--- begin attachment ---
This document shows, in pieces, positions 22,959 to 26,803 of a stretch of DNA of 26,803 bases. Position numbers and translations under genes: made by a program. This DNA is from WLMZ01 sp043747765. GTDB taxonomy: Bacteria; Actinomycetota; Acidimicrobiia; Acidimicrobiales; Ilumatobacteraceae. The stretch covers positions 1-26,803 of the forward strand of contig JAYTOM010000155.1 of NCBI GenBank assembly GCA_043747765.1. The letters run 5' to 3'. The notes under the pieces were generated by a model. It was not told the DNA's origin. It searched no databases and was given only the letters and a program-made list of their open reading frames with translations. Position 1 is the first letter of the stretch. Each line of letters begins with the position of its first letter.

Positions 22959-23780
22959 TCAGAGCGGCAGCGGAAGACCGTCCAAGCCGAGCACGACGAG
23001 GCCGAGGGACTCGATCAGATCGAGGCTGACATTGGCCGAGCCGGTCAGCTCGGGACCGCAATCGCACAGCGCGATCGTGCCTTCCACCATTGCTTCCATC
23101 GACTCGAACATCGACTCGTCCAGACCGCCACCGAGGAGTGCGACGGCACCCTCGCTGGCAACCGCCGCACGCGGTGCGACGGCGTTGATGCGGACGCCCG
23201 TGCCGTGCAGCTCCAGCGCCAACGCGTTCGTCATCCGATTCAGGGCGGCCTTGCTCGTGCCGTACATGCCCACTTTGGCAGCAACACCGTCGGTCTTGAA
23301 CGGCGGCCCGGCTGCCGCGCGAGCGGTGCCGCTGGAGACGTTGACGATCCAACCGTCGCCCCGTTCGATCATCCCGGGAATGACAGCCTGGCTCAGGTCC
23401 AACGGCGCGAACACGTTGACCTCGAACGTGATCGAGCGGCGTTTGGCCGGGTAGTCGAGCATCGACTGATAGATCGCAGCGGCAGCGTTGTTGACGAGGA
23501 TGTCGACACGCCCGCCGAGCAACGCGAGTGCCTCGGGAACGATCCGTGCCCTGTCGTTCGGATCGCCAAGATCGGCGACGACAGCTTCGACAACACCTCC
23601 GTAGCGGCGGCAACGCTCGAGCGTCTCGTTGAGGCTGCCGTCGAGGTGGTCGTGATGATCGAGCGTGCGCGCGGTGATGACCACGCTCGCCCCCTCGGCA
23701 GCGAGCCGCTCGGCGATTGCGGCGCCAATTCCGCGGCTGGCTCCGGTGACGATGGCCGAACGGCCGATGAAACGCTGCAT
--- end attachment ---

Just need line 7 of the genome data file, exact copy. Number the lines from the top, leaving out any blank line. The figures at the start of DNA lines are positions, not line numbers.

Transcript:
23301 CGGCGGCCCGGCTGCCGCGCGAGCGGTGCCGCTGGAGACGTTGACGATCCAACCGTCGCCCCGTTCGATCATCCCGGGAATGACAGCCTGGCTCAGGTCC